d. And you shall offer a bull every day as a sin offering for atonement: Every day there was another large animal to sacrifice and use its blood for atonement. This daily ritual – for seven days in a row – reminded Aaron and the priests that any animal sacrifice could not take away sin, only providing a temporary covering.
4. (38-41) The continual consecration.
Now this is what you shall offer on the altar: two lambs of the first year, day by day continually. One lamb you shall offer in the morning, and the other lamb you shall offer at twilight. With the one lamb shall be one-tenth of an ephah of flour mixed with one-fourth of a hin of pressed oil, and one-fourth of a hin of wine as a drink offering. And the other lamb you shall offer at twilight; and you shall offer with it the grain offering and the drink offering, as in the morning, for a sweet aroma, an offering made by fire to the Lord.
a. Two lambs…day by day continually: After the ceremony of consecration the priests continued with daily sacrifices, one in the morning and the other at twilight. Every day was given to God, beginning and ending by sacrifices of atonement and consecration.
b. A drink offering: This was wine given to God as a sacrifice, poured out before Him as a demonstration of completely emptying one’s self to God.
i. The Apostle Paul used the terminology of the drink offering to express his complete devotion to God, and his possibly soon martyrdom (Philippians 2:17).
c. For a sweet aroma, an offering made by fire to the Lord: These burnt offerings – completely consumed by fire – pleased God and “smelled good” to Him. God is honored and glorified by our complete surrender to Him.
5. (42-43) Why God wanted the daily sacrifices and continual consecration.
This shall be a continual burnt offering throughout your generations at the door of the tabernacle of meeting before the Lord, where I will meet you to speak with you. And there I will meet with the children of Israel, and the tabernacle shall be sanctified by My glory.
a. This shall be a continual burnt offering throughout your generations: Except for times of captivity and national apostasy, these daily sacrifices continued in Israel up through the time of the New Testament. Luke 1 describes Zacharias (the father of John the Baptist) ministering at a morning sacrifice, which developed into what we might call “morning devotions” for ancient Israel.
b. I will meet you: God wanted consecrated priests and a worshipping nation, and not because He simply wanted a “well-trained work-force.” God wanted consecrated priests and daily sacrifice so He could meet with and speak to His people.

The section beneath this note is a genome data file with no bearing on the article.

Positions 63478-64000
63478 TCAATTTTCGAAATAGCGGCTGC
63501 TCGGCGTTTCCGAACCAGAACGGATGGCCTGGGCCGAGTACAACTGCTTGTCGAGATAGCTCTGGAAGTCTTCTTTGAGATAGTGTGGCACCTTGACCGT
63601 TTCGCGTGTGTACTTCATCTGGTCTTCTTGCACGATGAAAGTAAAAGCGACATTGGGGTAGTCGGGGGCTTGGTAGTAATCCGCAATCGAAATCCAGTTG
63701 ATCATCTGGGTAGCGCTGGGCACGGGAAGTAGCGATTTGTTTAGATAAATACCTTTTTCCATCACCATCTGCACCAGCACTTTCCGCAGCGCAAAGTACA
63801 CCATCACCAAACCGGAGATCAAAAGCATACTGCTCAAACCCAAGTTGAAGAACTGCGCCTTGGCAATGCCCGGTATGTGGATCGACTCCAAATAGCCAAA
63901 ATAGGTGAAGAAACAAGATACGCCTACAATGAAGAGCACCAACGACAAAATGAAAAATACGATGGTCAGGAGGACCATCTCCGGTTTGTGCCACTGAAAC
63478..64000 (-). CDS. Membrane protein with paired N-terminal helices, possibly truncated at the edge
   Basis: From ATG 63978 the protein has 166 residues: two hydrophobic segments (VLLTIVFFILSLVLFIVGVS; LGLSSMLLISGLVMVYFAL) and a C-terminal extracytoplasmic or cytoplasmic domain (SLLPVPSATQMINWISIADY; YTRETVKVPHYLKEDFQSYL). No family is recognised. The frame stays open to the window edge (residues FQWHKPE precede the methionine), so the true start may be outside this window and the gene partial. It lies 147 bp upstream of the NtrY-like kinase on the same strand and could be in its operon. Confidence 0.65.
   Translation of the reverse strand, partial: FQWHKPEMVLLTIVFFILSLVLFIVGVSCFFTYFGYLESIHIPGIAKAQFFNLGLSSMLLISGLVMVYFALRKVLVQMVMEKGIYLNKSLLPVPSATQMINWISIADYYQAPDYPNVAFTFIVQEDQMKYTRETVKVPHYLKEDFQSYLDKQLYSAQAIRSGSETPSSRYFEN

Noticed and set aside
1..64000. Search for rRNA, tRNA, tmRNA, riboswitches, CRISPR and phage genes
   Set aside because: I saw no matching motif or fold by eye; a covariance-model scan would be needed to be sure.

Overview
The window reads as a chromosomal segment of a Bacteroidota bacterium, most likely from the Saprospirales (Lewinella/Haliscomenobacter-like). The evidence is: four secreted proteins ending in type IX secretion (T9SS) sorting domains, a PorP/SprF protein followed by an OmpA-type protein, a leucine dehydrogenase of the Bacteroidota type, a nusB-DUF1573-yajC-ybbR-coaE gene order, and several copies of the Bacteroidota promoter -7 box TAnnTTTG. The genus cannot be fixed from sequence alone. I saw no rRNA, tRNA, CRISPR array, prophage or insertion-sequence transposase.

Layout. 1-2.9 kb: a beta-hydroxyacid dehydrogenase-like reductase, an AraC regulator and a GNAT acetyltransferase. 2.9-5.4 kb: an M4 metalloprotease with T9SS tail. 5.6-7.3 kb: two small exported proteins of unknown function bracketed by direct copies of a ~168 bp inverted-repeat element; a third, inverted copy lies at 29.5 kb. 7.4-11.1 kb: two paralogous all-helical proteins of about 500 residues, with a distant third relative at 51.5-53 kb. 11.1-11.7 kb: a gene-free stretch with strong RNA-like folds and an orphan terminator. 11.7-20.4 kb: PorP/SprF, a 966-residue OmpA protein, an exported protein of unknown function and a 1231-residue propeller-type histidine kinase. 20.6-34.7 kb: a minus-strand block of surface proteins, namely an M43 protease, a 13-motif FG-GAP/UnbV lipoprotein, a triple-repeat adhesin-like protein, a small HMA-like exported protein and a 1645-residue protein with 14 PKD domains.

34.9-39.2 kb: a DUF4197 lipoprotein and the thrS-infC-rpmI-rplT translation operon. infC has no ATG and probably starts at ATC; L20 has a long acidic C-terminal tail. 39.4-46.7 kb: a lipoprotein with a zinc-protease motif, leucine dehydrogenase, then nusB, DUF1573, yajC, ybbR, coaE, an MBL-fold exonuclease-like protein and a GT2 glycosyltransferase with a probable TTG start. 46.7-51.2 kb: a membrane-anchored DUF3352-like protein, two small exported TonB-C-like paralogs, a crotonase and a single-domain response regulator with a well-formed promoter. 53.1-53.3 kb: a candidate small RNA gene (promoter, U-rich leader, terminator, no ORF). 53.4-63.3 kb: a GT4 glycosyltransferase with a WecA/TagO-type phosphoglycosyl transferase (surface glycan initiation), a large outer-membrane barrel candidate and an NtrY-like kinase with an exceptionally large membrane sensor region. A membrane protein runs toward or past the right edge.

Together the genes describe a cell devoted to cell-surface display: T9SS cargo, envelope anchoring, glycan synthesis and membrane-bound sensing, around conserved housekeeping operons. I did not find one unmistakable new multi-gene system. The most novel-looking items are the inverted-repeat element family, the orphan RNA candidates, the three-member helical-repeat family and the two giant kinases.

i. This is the great reason for consecration, for a sense of full surrender to God. It isn’t primarily so we can be better workers for God, but so that we can enjoy deeper and more meaningful relationship with Him. If this is of little interest to us, we will never be properly motivated to true consecration.
c. And the tabernacle shall be sanctified by My glory: It was the presence of God that truly sanctified and consecrated the tabernacle and the priests. It wasn’t primarily because of what the priests did. What the priests did in consecrate was remove the barriers to the radiant glory of God.
6. (44-46) So I will sanctify.
So I will consecrate the tabernacle of meeting and the altar. I will also consecrate both Aaron and his sons to minister to Me as priests. I will dwell among the children of Israel and will be their God. And they shall know that I am the Lord their God, who brought them up out of the land of Egypt, that I may dwell among them. I am the Lord their God.
a. So I will consecrate: God made it clear who performs the work of consecration. We are tempted to think that we sanctify our self because we are so immersed in the sanctifying process and because it draws so much out of us. Yet God does the work – what we do is remove barriers and spend time with the focus on Him.
b. To minister to Me as priests: Aaron and his sons had a ministry to the people of Israel, but their first ministry was to the Lord. They might be successful in ministry to the people, but if they failed in their ministry to the Lord, their ministry failed.
i. “The best part of all Christian work is that part which only God sees.” (Andrew Bonar)
c. And they shall know that I am the Lord their God: God promised to show His glory through consecrated priests. When Moses and Aaron performed this ceremony of consecration, Leviticus 9:23-24 tells us the result: Then the glory of the Lord appeared to all the people, and fire came out from before the Lord and consumed the burnt offering and the fat on the altar. When all the people saw it, they shouted and fell on their faces.
i. There is a price to pay for being fully surrendered to God. The ceremony of consecration was long, bloody, and it took persistence to complete. Yet the reward was far greater than the cost – the glory of the Lord was revealed not only to the consecrated priests, but to the people in general.
d. I will dwell among the children of Israel and will be their God: God again stressed the idea of relationship in the process of consecration. This worship-filled relationship with God is both the instrument and the fruit of consecration.
©2013 David Guzik – No distribution beyond personal use without permission